In cities like DC or Minneapolis, and within specific communities like the Chicano activist community or the Black arts or feminist movements, of course there have always been activist poets. But those poets were deeply alienated from the establishment poetry world. The major houses or prestigious journals didn’t publish them, and they didn’t receive the major prizes or get the university appointments. Much of that is finally beginning to change. It’s very exciting and gratifying. Establishment poetry is finally beginning to look like, and sound like, American poetry.
Poetry helps us understand what it is we share with others who we’ve been told are radically different from ourselves. Poetry can help us bridge those differences.
I think the impact of the kind of poetry you are familiar with, and that Split This Rock celebrates and promotes, is that it helps tell the story of what it means to be alive today in all its variety. If we just look to media, or, God forbid, to those that are supposed to interpret events for us, like the talking heads on television, we get a very narrow notion of the American experience. Poetry helps us understand the great richness and variety of our lives. It also revitalizes our language at a time when language is used to pacify the population—by using, essentially, the tools of propaganda. Creating new language, and repeating it often enough, makes us feel sedated. It also points out the injustices that we are sometimes blinded to because we’ve become numb to them.
Yes! The use of language to manipulate public opinion has been raised to a high art. I’m thinking about people like Frank Luntz, who did so much to refine the contemporary use of language for propaganda for conservatives, framing their agenda with phrases like, “family values.”
Language helps us create meaning. A simple example is how activists in the gay rights movement have done an excellent job shifting the language from gay marriage to marriage equality. When you say “gay” marriage it sounds like its something special for gay people. But when you say marriage equality it shift the meaning to equal rights, which is what it is.
Similarly, in the other direction, if you say “stress positions” long enough it makes you think torture might not be so bad. But it’s not a “stress position”—it’s torture. Poetry can provide the kind of vivid imagery to remind us of the injustices of our world. At the same time it also helps us imagine the world we want to create.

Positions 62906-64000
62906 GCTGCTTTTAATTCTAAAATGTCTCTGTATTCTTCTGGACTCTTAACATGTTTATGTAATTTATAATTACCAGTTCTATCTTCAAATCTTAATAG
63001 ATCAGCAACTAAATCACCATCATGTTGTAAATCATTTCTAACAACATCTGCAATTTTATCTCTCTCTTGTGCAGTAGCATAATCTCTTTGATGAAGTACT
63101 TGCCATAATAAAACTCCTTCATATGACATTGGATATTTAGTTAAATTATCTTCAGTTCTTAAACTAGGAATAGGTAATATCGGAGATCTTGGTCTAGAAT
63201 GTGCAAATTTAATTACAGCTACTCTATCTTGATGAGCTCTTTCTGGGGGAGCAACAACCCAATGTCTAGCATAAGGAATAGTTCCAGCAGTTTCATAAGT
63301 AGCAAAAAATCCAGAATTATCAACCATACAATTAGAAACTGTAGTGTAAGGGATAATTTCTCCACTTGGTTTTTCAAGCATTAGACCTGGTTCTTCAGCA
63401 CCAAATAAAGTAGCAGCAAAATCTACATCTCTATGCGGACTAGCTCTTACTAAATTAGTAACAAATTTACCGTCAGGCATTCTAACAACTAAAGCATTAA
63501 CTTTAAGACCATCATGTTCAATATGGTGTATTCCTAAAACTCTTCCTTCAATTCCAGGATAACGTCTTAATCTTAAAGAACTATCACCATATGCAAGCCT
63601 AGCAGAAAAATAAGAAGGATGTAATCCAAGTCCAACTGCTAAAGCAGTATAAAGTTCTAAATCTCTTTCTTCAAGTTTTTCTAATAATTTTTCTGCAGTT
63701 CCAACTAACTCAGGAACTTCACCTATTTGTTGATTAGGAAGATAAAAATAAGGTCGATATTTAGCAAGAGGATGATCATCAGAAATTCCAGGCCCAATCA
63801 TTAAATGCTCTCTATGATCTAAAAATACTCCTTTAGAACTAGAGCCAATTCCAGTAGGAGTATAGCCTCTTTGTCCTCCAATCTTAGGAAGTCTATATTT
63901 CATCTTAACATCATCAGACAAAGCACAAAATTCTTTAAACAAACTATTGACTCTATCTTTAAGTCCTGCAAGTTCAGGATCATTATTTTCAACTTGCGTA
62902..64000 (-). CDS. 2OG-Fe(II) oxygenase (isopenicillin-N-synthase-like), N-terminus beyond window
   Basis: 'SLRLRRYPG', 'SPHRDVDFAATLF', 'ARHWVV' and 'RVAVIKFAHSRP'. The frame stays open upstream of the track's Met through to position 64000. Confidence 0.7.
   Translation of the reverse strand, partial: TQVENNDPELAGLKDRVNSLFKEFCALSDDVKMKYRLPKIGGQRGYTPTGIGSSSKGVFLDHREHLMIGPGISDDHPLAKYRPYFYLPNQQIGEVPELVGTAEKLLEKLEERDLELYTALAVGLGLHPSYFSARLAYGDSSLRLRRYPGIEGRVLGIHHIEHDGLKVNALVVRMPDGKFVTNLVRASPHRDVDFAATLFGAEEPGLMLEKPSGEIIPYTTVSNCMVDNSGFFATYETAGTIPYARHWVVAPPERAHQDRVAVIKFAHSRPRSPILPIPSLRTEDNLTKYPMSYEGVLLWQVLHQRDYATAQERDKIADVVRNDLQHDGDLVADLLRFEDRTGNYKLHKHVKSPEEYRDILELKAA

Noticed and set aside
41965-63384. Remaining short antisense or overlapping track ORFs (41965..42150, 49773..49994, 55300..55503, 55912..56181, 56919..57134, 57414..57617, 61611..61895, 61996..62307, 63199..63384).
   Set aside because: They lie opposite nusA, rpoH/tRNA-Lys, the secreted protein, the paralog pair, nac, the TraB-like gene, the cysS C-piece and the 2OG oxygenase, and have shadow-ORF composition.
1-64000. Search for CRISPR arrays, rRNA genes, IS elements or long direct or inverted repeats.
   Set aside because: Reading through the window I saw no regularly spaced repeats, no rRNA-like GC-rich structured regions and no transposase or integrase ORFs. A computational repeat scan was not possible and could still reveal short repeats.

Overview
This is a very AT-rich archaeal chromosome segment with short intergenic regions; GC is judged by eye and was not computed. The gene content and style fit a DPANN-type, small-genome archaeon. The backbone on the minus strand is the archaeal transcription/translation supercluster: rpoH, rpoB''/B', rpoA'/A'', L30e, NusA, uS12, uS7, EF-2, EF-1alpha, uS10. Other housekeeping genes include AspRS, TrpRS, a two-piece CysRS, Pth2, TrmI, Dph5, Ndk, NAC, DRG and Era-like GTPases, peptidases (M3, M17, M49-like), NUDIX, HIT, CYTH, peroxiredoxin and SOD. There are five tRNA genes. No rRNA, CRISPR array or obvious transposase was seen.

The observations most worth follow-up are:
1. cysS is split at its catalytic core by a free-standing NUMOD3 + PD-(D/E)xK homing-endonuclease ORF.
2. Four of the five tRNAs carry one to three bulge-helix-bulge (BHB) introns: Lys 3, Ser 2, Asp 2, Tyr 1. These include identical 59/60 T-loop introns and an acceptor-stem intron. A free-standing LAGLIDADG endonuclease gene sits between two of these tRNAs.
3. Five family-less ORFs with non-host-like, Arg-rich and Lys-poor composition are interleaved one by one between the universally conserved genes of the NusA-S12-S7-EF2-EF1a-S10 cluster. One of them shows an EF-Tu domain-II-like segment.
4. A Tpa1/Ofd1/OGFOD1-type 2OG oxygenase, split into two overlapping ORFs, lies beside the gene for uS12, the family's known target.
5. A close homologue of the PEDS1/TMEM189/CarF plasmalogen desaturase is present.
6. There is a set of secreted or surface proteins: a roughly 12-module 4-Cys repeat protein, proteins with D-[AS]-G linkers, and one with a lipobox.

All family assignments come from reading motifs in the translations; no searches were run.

How do you think poetry advances the commons?
The commons is about navigating and negotiating what we have in common. What we share as humans. Poetry helps us understand what it is we share with others who we’ve been told are radically different from ourselves. Poetry can help us bridge those differences. It can also show us the differences that do exist and help us understand them.
Poetry in all its variety, idiosyncrasy, and wild creativity also wakes us up to the richness and power of our language that belongs to everyone.
Sarah Browning is Executive Director of Split This Rock: Poetry of Provocation & Witness. Author of Whiskey in the Garden of Eden and co-editor of DC Poets Against the War, she is an associate fellow of the Institute for Policy Studies, poetry co-editor of On the Issues Magazine, and co-host of Sunday Kind of Love, a monthly poetry series at Busboys and Poets in Washington, DC. She has received fellowships from the DC Commission on the Arts & Humanities and the Creative Communities Initiative and is winner of the People Before Profits Poetry Prize.
Camille Gage is an artist and activist who creates interdisciplinary projects, collaborative public art and mixed media performance, often with a topical edge. Gage’s co-creations address difficult themes in a manner that strives to engage rather than confront. As an artist and engaged citizen, Gage is inspired by the intersection of art and political expression. Her work is an illumination of the common, the universal; the personal that is, at once, also political. Gage has performed at the Walker Art Center and First Avenue in Minneapolis, as well as many venues in New York City including The Bottom Line and The Knitting Factory. Her work has been shown at the Minneapolis Institute of Arts (MIA), The Weisman Museum, and the Katherine Nash Gallery, among others. Her essays have been published in the StarTribune, access + Engage, the Utne Reader, MN Womens Press and Art Paper. Gage is a founding member of Form + Content Gallery, an artist’s cooperative in Minneapolis.